(This article from our archives was originally published on Nov 19, 2015. Late Company returns to the Lower Mainland for a short run, first in Coquitlam and then in Vancouver, opening March 29, 2016.)
The last time we talked to Jordan Tannahill about Late Company, the Canadian theatre wunderkind sounded pretty fucking pissed. In discussing his play loosely based on Ottawa teen Jamie Hubley’s suicide, he delivered a scathing critique of a group of Conservative MPs twisting the tragedy into an opportunity for self-promotion. Unfolding over a single evening, the show looks at two families unexpectedly drawn together after one of their sons takes his life due to anti-gay bullying.
As the team revs up for the new Toronto production and a tour of Ontario (and now two stops in Vancouver and Coquitlam), Daily Xtra caught up with Tannahill to ask how the play is holding up, if he’s as angry as he was when he wrote it and whether theatre truly has the power to change the world.
Daily Xtra: You originally wrote Late Company in 2012. How is it holding up three years later in terms of the issues it addresses?
Jordan Tannahill: Sadly, I think it’s just as relevant as it was two or three years ago, particularly in how queer identities are expressed and scrutinized over the internet. But for me the play is about more than gay suicide. I see it as a meditation on collective culpability and the fallacy of closure.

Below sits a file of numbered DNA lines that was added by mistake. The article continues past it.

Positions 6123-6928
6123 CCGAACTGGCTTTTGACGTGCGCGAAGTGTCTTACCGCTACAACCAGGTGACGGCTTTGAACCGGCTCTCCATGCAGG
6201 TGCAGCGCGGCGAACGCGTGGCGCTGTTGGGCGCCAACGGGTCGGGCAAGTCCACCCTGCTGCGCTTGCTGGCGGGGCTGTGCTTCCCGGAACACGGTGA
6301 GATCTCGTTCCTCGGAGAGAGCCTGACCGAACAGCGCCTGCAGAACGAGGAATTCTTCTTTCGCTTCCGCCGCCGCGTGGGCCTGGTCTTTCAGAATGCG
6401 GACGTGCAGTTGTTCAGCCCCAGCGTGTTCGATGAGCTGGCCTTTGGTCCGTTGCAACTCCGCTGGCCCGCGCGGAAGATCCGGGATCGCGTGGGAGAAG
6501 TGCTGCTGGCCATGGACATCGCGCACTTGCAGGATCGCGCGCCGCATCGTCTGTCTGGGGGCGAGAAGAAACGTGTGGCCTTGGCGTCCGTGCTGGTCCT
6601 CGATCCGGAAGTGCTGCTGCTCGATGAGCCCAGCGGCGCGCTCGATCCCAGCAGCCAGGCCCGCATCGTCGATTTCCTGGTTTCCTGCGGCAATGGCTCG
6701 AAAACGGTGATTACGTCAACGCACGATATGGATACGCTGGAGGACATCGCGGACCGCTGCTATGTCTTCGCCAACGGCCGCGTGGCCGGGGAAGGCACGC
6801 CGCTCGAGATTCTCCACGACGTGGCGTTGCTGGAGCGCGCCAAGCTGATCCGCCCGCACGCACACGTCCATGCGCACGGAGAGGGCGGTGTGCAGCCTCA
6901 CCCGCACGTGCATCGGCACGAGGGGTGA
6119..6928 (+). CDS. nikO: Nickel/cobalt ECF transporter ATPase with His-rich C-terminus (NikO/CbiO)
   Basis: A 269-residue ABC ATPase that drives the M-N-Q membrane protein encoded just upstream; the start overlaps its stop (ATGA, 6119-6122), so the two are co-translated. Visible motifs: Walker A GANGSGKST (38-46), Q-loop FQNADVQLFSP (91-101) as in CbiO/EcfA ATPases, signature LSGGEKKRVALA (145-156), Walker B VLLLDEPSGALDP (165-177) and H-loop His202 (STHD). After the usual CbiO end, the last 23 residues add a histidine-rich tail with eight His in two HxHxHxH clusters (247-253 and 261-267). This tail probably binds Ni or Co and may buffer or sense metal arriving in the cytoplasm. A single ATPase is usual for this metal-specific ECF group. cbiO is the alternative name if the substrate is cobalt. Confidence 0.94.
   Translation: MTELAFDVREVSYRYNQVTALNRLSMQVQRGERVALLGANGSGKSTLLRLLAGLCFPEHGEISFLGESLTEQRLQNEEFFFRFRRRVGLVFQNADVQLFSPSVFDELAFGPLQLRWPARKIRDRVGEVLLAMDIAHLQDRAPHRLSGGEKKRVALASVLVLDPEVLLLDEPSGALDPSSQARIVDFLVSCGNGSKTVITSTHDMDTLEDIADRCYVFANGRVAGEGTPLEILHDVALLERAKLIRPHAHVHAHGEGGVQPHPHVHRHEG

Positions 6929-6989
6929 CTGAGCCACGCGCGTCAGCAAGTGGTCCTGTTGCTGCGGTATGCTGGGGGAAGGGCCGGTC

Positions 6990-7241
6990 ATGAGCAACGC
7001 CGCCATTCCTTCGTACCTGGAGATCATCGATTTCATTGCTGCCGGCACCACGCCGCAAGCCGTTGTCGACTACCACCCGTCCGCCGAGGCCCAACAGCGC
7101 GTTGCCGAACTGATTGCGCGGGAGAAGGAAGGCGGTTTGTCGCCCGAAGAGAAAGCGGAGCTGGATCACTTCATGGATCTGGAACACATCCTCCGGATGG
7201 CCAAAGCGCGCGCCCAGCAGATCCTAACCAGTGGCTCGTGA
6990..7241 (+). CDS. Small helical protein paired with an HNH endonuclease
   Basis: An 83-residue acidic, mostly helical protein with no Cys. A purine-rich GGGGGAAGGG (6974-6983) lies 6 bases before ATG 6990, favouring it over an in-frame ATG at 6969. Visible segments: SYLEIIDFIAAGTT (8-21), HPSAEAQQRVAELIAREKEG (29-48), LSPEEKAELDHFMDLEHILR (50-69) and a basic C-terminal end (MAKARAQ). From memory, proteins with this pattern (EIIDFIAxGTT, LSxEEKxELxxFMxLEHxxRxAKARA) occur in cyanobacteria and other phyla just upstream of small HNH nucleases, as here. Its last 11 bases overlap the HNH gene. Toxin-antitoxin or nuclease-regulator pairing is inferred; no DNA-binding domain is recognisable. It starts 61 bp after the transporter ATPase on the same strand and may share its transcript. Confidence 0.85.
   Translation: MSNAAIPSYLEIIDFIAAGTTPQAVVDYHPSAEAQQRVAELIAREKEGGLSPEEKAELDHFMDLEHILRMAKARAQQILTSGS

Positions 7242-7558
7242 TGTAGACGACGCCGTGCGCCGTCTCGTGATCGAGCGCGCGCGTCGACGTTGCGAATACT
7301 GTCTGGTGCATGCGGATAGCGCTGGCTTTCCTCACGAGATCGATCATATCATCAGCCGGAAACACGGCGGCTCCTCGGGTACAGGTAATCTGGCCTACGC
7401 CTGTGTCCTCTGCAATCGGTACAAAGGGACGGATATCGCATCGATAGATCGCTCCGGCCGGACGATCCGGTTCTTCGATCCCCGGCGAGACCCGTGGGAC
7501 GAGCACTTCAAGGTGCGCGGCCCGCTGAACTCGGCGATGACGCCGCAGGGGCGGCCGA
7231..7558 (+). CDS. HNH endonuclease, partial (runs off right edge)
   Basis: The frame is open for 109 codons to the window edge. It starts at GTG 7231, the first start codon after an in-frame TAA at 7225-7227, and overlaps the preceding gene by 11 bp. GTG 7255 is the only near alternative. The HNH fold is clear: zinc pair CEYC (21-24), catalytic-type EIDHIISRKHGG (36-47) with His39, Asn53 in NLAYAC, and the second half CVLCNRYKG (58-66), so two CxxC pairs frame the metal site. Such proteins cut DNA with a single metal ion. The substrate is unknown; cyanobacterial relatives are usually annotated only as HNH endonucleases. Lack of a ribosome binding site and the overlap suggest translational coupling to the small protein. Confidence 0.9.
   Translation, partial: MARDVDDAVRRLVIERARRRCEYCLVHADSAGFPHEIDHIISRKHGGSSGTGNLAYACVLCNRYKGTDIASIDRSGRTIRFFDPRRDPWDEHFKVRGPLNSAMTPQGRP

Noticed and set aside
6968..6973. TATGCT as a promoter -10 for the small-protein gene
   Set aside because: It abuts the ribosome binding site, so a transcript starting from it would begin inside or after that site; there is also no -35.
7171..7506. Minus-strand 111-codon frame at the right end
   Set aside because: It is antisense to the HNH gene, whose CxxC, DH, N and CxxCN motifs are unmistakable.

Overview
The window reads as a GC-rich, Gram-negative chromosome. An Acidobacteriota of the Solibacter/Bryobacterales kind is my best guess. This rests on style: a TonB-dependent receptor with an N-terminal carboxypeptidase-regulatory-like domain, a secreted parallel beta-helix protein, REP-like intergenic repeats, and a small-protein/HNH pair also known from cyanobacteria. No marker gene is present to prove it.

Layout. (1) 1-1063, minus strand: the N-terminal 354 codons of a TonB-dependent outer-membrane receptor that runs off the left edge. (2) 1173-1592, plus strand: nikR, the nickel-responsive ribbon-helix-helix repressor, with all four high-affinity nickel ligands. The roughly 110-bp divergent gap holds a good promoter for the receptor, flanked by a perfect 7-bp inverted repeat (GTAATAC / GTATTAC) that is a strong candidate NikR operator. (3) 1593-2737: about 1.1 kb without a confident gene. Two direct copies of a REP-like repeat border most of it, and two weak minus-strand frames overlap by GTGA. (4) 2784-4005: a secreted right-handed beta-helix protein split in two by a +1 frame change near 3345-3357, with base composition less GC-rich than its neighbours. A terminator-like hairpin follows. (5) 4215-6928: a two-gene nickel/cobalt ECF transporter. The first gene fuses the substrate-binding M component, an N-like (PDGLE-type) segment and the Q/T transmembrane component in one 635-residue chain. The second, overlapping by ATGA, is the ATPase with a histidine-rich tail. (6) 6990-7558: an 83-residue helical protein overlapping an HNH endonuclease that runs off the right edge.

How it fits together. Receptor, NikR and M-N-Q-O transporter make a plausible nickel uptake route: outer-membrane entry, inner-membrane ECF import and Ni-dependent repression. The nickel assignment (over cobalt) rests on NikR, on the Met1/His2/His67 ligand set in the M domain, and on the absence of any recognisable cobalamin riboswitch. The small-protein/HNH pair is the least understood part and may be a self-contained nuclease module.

Are you still as angry about this issue as you were the last time we talked to you?
Absolutely. In the so-called Canadian liberal middle class there’s a lot of lip service paid to topics like gay rights and bullying. But how many of those individuals would still encourage their teenage sons not to wear lipstick and eyeshadow to school or would feel uncomfortable with them expressing overtly flamboyant or effeminate behaviour? There’s still a very narrow, normative window of acceptability that queers need to fit into to be deemed well-socialized, team players.
Being totally honest with yourself, do you really think theatre has the power to affect social issues?
I think in very rare instances, it’s affected discernible change on a mass, societal level. More often than not, I feel like theatre’s socio-political value comes from giving discursive tools to an audience to address an idea or dynamic that already exists within the collective consciousness, like Arthur Miller equating the Salem witch trials with McCarthyism in The Crucible. I’ve obviously never accomplished anything on that scale, but last week I got an email from a teacher who assigned a monologue from Concord Floral to a student of hers who’d been really struggling, missing class and depressed. I guess something about the monologue really resonated with her because, according to her teacher, she really invested in it and then amazed her classmates when she performed it in front of them. Apparently that experience marked something of a turning point for her. I can’t imagine it was the monologue alone that was responsible but in some small way it contributed to something positive and maybe even transformative in that student’s life. It’s not world changing, but in that micro way it makes me believe that theatre has the power to make difference.